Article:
The engagement at Little Round Top is possibly the most famous portion of the Battle of Gettysburg. Here, Guelzo describes the 20th Maine’s rushed entry into the battle, and the furious back and forth fighting at the far left of the Union flank. This was one of many decisive engagements between the Union and Confederate sides, and commander Joshua Lawrence Chamberlain’s daring last-minute bayonet charge remains one of the most famous military maneuvers in American history.
Track Four – Culp’s Hill
At the same time the 20th Maine was fighting on Little Round Top, the Union’s right flank was also under attack. In this clip, Guelzo describes the fighting on Culp’s Hill. While not nearly as famous as the fighting around Little Round Top, Union defenders under General George S. Greene held off waves of Confederate attacks and held the vital Cemetery Hill, which would be critical for the Union on the next day. After two days of stalemate, Robert E. Lee decided to mount one final attack with his last fresh division. This last charge across ¾ mile of open ground would decide the fate of both armies, and quite possibly the entire war.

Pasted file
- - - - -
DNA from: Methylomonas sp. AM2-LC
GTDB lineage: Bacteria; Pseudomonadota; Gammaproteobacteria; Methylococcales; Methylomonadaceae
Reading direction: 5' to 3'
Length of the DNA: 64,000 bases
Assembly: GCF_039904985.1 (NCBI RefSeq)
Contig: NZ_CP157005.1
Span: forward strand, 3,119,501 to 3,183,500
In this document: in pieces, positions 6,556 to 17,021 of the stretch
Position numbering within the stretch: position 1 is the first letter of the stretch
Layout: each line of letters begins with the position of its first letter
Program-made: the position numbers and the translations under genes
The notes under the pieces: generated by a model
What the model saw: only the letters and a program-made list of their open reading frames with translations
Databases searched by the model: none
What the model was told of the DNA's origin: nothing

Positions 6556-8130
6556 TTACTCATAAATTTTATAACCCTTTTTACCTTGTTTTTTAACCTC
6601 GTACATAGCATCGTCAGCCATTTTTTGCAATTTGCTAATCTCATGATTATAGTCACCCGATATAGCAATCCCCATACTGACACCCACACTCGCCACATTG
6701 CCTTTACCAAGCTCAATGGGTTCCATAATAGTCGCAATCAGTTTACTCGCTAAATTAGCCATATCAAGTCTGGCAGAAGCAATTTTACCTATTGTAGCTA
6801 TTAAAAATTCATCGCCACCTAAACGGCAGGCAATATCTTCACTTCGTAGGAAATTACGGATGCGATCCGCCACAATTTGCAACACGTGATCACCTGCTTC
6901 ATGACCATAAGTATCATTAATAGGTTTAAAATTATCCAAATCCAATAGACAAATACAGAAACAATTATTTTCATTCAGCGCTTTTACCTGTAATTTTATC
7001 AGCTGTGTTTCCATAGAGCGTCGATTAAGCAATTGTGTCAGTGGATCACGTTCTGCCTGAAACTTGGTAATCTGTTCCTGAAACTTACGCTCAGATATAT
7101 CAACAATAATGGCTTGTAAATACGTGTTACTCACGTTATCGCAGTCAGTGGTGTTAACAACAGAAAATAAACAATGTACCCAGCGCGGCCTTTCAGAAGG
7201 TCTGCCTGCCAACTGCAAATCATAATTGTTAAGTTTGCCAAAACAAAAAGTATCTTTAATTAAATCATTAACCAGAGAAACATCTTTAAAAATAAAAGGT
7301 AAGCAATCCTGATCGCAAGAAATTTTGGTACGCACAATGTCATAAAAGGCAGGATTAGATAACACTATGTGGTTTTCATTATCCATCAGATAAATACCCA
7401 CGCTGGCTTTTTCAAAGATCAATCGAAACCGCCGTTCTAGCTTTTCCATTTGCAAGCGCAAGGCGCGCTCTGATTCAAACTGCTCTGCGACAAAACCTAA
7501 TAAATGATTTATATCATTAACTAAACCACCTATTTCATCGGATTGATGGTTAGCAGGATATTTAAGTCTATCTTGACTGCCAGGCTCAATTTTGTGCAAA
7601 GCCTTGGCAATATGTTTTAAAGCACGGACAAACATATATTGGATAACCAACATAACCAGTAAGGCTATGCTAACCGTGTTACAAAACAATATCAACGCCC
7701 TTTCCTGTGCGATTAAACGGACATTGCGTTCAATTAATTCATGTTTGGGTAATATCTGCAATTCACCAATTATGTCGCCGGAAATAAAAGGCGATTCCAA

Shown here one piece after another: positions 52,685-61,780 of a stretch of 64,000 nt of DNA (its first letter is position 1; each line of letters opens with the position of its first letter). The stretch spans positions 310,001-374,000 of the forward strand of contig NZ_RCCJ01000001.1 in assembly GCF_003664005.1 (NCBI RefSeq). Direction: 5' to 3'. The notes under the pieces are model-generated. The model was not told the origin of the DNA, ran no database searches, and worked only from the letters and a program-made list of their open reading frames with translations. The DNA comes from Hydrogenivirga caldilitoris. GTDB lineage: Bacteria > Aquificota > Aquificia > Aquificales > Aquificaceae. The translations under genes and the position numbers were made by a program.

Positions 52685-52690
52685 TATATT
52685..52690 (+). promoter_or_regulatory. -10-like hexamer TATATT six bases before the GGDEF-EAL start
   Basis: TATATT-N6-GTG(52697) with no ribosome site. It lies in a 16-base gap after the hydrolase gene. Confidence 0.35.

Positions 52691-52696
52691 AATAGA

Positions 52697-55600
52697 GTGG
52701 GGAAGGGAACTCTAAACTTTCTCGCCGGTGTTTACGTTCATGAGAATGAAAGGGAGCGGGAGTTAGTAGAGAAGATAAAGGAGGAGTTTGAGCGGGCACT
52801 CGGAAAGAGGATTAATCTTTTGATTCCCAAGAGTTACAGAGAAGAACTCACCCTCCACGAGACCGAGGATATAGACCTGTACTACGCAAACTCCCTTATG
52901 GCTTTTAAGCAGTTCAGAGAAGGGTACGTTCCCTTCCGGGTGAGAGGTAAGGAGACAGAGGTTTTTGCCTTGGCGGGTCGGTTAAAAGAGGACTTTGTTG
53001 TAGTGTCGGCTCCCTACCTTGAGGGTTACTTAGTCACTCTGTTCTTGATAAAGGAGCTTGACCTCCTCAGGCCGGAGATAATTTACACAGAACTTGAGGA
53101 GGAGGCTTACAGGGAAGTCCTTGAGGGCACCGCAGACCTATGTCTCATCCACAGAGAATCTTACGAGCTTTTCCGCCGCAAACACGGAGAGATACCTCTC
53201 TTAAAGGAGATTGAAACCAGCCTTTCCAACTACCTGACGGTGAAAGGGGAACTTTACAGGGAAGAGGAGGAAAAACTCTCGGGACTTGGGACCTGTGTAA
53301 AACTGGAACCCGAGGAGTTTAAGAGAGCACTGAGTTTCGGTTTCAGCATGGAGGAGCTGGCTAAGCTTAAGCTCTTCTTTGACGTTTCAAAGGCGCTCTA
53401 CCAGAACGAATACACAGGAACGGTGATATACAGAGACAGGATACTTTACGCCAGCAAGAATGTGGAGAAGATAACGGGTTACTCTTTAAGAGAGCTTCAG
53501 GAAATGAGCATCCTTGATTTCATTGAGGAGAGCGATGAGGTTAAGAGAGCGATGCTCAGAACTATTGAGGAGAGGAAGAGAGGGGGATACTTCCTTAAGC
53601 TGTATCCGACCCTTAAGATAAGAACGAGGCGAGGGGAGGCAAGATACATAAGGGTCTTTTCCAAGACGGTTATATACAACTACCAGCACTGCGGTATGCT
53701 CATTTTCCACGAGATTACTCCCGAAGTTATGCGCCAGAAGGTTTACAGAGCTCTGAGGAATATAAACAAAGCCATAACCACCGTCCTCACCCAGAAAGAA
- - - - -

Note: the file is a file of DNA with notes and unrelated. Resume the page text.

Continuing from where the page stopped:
Track Five – Pickett’s Charge
After Pickett’s Division failed to break through the Union lines, the Battle of Gettysburg was effectively over. The Battle of Gettysburg changed the entire complexion of the Civil War in a matter of days. General Meade hadn’t destroyed General Lee’s army, but he had ended Lee’s invasion of Pennsylvania. Just as the Union’s Army of the Potomac triumphed at Gettysburg, the Confederate defenders of Vicksburg surrendered to General Grant’s Army of the Tennessee. In one day, the Union had defeated Robert E. Lee’s invasion of the North and secured control of the entire Mississippi River. Though the Civil War would rage on for two more bloody years, the Confederate Army would not invade the North again.